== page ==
The Church makes no mention of groups in its gospel reference True to the Faith under the topic of "church administration" although descriptions are provided for wards, branches, stakes, and districts.[1]  Missionaries and church leaders report that groups may operate when there are a handful of individuals attending church services in a specific geographic area.  Church leaders and missionaries indicate that two or more active members are required to organize a group in a location, including one active priesthood holder to serve as group leader - a leadership calling analogous to branch president or bishop but with less administrative responsibilities.  Unlike wards and branches, a group does not have to staff multiple callings to operate and at a minimum requires only one priesthood holder to function.  Full-time missionaries frequently serve as group leaders in groups without an active priesthood holder among local church membership.  A group may initially consist of only missionaries in newly opened cities where there are no known members or investigators.  The size of church membership and sacrament meeting attendance significantly varies for groups.  Member and missionary reports indicate that sacrament meeting attendance in a group can surpass 200 prior to a group upgrading to branch status in locations where the Church experiences rapid growth.  Most groups generally have between 10 and 30 active members.  Groups usually hold church services for two hours instead of three hours like wards and branches as there are an insufficient number of members to hold separate classes for men and women for priesthood and Relief Society.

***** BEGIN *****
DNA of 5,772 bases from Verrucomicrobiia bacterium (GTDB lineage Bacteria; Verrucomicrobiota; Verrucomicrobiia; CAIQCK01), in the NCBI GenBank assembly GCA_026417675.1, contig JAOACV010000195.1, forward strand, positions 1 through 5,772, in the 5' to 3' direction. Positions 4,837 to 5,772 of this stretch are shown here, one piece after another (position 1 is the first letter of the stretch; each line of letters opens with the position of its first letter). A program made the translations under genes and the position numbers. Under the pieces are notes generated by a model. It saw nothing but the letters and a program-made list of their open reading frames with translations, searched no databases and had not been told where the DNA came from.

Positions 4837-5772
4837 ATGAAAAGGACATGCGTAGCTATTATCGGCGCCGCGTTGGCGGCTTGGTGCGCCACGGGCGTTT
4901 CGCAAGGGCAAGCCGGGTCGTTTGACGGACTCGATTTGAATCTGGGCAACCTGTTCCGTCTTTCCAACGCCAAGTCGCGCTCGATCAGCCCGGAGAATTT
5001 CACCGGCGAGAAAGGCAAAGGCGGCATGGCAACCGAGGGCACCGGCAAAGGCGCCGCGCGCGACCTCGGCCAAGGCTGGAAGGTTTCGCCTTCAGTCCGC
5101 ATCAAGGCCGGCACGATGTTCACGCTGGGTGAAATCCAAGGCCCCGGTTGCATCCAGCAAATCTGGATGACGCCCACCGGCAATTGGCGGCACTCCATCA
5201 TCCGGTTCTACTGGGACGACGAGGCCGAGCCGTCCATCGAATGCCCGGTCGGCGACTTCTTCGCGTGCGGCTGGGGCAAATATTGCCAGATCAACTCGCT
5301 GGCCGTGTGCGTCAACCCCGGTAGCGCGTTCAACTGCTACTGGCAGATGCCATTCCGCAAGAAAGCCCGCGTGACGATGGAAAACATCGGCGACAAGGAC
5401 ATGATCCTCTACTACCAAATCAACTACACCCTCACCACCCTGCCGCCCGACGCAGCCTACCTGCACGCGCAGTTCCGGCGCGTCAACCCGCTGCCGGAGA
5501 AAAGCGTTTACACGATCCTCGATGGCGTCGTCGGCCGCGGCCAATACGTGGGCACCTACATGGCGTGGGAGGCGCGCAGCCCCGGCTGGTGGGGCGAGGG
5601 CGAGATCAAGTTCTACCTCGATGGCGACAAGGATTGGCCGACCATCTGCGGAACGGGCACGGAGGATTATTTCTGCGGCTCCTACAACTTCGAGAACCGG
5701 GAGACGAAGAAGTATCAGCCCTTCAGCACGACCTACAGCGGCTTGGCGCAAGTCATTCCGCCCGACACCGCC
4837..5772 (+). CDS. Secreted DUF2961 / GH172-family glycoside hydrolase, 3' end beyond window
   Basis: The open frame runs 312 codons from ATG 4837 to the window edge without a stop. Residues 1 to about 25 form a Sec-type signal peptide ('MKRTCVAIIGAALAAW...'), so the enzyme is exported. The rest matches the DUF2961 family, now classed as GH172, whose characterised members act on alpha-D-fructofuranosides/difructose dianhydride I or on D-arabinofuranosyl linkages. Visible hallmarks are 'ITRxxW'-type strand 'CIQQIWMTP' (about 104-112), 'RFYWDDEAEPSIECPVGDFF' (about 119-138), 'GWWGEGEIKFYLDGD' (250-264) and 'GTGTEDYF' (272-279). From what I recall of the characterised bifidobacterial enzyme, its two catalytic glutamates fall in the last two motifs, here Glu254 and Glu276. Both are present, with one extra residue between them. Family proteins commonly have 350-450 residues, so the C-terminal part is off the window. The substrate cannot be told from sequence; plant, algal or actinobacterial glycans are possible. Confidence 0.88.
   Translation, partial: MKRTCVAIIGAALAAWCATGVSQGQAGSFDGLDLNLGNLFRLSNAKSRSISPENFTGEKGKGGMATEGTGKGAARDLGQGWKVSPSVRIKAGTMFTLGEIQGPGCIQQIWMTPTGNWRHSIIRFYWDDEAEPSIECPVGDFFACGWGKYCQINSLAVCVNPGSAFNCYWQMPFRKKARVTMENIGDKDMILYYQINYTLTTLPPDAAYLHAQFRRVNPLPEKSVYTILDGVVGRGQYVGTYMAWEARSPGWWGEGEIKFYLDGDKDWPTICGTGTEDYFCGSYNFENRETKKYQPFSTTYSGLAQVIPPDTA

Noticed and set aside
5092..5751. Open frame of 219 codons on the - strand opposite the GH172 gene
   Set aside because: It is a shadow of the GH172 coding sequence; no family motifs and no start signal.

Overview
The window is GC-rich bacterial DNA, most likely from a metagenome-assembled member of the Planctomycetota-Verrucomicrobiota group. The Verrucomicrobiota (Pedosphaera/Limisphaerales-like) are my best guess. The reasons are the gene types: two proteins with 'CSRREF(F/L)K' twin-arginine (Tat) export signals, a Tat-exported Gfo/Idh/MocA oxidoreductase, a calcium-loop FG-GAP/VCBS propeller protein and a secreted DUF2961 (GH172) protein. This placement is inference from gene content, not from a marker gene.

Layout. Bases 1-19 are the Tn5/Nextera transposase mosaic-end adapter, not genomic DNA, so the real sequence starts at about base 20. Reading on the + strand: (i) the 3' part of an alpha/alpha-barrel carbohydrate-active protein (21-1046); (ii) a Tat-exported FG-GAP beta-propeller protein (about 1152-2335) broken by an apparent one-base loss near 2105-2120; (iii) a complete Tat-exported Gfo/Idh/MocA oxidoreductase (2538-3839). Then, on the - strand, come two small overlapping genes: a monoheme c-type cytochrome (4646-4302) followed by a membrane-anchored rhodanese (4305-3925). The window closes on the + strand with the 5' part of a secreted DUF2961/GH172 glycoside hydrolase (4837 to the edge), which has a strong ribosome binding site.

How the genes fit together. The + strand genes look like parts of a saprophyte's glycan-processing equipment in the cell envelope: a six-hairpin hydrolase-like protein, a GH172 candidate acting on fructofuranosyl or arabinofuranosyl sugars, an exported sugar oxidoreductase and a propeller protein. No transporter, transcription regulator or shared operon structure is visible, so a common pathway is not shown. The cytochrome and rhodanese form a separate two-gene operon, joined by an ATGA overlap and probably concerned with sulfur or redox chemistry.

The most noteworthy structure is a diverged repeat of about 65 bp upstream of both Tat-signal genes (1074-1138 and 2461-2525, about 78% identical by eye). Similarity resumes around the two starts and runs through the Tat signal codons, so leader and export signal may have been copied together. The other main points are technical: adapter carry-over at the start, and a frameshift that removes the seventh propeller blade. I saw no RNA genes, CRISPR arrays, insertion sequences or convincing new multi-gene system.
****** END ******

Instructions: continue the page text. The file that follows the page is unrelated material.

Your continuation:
The Church forms groups in several different situations when there are an insufficient number of priesthood holders to organize a branch or if there is a temporary need to hold church services in a location.  Mission, stake, and district leaders form groups in locations where members cannot easily attend the closest congregation due to long distances, transportation costs, and travel constraints.  Mission leaders form groups in newly opened cities for missionary work.  Some church leaders form groups in lesser-reached communities with low member activity rates in an effort to revitalize reactivation efforts and ultimately create another ward or branch.  Church leaders form language-specific groups in many countries to accommodate linguistic and social needs.  For example, language-specific groups function in many areas of the United States where there is an insufficient number of members to create a branch but there is a need to have separate worship services held in another language.  Language-specific groups also operate in several countries in Europe, Asia, and Latin America.  The Church regularly organizes and disbands groups for American military personnel temporarily assigned to locations with no church presence such as in the Middle East.